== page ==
For OLH journals operating an anonymous review policy, authors and editors may find it useful to consult the OLH's guide to 'Ensuring an Anonymous Review'.
Archiving and indexing policy.
The OLH is committed to ensuring that content is discoverable and accessible through indexing and archiving services. Every effort is made to submit and maintain journal listings on major indexes and archives.
OLH journals are, where possible, indexed by the following services:
- Directory of Open-Access Journals (DOAJ)
- ISSN Portal
- Sherpa Romeo
- JISC Knowledge Base+
- Norwegian Register for Scientific Journals, Series and Publishers, including ERIH PLUS
- EBSCO Knowledge Services
As of 2023, the OLH is undertaking the ongoing process of indexing journals on the following services:
All OLH content is indexed with Crossref and assigned a Digital Object Identifier (DOI). This means that all of our references are made available so that citations can be tracked by the publishing community, and the content is added to the iThenticate anti-plagiarism database. All journals contain the correct website information to be harvested by Google Scholar. In addition, all journals are available for metadata harvesting via OAI-PMH and are registered with Open Archives.
Journal content is archived around the world to ensure long-term availability. To secure permanency of all publications, this journal utilises CLOCKSS, and LOCKSS archiving systems to create permanent archives for the purposes of preservation and restoration. Where relevant we automatically archive journal and book content with subject specific archives such as PubMed Central or Europe PMC / PMC Bookshelf. Our journals are also archived, or are pending to be archived, with Portico and the British Library's UK Legal Deposit Collection.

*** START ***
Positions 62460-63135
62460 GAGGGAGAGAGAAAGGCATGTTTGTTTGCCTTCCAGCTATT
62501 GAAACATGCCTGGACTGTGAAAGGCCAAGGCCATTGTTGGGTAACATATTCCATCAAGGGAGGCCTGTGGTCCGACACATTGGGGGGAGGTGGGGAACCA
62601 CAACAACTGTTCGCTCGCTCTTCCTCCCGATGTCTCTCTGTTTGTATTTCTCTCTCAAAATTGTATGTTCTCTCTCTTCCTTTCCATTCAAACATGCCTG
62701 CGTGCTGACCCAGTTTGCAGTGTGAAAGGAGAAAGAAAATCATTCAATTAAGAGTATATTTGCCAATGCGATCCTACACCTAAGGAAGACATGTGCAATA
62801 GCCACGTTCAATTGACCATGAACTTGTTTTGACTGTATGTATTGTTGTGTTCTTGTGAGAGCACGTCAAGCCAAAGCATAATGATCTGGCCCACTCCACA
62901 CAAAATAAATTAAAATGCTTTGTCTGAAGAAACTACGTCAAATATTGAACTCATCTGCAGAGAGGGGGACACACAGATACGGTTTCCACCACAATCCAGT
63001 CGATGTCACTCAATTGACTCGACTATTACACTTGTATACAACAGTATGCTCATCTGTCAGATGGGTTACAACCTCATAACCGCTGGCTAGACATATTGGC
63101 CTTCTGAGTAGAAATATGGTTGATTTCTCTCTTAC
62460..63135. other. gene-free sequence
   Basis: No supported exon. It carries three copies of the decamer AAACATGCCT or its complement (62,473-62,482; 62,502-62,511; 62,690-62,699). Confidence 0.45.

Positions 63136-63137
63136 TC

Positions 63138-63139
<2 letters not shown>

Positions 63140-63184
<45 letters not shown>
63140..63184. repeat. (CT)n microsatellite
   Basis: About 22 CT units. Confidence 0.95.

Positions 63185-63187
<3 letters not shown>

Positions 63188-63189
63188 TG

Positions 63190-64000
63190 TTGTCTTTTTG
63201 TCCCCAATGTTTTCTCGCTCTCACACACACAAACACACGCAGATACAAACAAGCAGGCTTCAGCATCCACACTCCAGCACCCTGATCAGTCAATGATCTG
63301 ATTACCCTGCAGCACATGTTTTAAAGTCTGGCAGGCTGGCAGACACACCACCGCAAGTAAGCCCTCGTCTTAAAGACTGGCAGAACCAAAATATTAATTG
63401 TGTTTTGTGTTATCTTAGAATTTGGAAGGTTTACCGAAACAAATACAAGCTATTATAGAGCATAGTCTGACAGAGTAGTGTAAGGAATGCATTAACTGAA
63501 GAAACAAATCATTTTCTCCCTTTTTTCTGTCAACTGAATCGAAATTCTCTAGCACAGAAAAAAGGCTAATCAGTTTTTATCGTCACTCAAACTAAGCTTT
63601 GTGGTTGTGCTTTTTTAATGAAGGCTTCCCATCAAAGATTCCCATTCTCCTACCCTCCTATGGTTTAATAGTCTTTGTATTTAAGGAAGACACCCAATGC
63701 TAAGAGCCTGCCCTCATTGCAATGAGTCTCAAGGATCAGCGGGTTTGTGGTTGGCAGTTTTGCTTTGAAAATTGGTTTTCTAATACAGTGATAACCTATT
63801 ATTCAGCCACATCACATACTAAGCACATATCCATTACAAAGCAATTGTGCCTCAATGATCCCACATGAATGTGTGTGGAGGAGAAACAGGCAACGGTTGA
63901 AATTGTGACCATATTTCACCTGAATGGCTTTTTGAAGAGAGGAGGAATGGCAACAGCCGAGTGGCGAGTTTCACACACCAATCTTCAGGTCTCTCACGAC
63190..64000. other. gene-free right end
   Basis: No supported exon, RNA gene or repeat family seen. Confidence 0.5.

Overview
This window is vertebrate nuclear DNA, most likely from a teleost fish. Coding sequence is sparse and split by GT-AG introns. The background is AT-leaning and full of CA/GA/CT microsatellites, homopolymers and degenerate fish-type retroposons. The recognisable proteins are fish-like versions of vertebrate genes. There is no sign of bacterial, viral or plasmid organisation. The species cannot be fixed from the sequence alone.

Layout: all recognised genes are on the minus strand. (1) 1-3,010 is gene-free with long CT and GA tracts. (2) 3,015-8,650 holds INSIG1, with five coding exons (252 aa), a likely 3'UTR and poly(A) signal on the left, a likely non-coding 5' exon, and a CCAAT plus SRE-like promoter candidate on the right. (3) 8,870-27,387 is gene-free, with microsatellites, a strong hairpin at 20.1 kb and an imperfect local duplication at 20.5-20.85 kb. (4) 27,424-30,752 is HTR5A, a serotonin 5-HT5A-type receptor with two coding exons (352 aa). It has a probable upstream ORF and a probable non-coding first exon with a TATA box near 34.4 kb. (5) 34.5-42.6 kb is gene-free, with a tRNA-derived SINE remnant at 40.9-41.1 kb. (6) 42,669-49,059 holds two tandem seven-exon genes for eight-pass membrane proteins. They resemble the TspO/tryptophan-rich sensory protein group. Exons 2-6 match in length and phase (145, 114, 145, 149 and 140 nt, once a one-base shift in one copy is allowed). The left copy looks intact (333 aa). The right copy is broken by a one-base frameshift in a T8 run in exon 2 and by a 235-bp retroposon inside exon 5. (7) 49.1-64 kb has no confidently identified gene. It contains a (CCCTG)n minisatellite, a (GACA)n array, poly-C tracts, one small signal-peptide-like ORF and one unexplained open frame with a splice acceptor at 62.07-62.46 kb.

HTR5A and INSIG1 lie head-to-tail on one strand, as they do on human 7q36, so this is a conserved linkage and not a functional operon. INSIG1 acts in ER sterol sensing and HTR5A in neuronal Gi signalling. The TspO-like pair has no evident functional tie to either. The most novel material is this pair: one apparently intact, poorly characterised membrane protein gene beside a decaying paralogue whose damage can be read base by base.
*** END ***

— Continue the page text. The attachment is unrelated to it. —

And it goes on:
We fully support and encourage author self-archiving of all content (sometimes termed 'green' open access). All OLH journals are registered with Sherpa Romeo to ensure that the license terms and self-archiving policies of the journals are 100% clear.
If the journal is not indexed by your preferred service, please let us know by contacting us or alternatively by making an indexing request directly with the service.
Publication ethics and malpractice statement.
The following statement applies to all OLH journals and has been derived from the Committee on Publication Ethics (COPE) ‘Code of Conduct and Best Practice Guidelines for Journal Editors’.
Editorials, book reviews, conference reports, interviews, and other non-article pieces, which are the only kinds of articles exempt from the peer-review process, should be clearly marked as such and should still adhere to the publisher’s ethical standards set out below. The publisher will clearly indicate the peer-review process for each article on the article itself, along with the license it has been published under, its DOI, a ‘Competing Interests’ statement, the dates of the article’s acceptance into the journal and publication, and the XML and PDF files for the article available for download.